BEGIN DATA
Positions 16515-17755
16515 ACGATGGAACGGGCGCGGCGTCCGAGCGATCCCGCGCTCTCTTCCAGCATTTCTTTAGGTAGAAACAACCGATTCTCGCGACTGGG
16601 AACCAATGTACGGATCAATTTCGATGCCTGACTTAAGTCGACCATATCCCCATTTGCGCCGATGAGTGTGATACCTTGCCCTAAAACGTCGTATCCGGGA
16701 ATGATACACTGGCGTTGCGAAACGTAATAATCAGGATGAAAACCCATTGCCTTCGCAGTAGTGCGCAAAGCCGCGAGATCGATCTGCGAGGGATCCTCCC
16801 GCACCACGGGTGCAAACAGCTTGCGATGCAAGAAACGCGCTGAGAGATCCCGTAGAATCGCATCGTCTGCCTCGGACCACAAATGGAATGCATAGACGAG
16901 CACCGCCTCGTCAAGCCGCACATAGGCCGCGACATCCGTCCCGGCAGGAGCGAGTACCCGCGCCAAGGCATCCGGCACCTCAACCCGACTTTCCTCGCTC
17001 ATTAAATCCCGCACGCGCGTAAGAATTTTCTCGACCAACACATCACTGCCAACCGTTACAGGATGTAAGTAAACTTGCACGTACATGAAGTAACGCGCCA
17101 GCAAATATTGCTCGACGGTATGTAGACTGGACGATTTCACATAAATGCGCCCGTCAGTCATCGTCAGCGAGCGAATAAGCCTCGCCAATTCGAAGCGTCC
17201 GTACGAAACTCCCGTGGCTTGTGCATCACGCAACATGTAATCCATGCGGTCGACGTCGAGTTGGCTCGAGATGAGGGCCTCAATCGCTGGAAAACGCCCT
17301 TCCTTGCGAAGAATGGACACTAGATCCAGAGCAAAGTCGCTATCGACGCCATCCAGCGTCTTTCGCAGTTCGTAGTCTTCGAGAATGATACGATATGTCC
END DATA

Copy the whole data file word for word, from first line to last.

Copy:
Positions 16515-17755
16515 ACGATGGAACGGGCGCGGCGTCCGAGCGATCCCGCGCTCTCTTCCAGCATTTCTTTAGGTAGAAACAACCGATTCTCGCGACTGGG
16601 AACCAATGTACGGATCAATTTCGATGCCTGACTTAAGTCGACCATATCCCCATTTGCGCCGATGAGTGTGATACCTTGCCCTAAAACGTCGTATCCGGGA
16701 ATGATACACTGGCGTTGCGAAACGTAATAATCAGGATGAAAACCCATTGCCTTCGCAGTAGTGCGCAAAGCCGCGAGATCGATCTGCGAGGGATCCTCCC
16801 GCACCACGGGTGCAAACAGCTTGCGATGCAAGAAACGCGCTGAGAGATCCCGTAGAATCGCATCGTCTGCCTCGGACCACAAATGGAATGCATAGACGAG
16901 CACCGCCTCGTCAAGCCGCACATAGGCCGCGACATCCGTCCCGGCAGGAGCGAGTACCCGCGCCAAGGCATCCGGCACCTCAACCCGACTTTCCTCGCTC
17001 ATTAAATCCCGCACGCGCGTAAGAATTTTCTCGACCAACACATCACTGCCAACCGTTACAGGATGTAAGTAAACTTGCACGTACATGAAGTAACGCGCCA
17101 GCAAATATTGCTCGACGGTATGTAGACTGGACGATTTCACATAAATGCGCCCGTCAGTCATCGTCAGCGAGCGAATAAGCCTCGCCAATTCGAAGCGTCC
17201 GTACGAAACTCCCGTGGCTTGTGCATCACGCAACATGTAATCCATGCGGTCGACGTCGAGTTGGCTCGAGATGAGGGCCTCAATCGCTGGAAAACGCCCT
17301 TCCTTGCGAAGAATGGACACTAGATCCAGAGCAAAGTCGCTATCGACGCCATCCAGCGTCTTTCGCAGTTCGTAGTCTTCGAGAATGATACGATATGTCC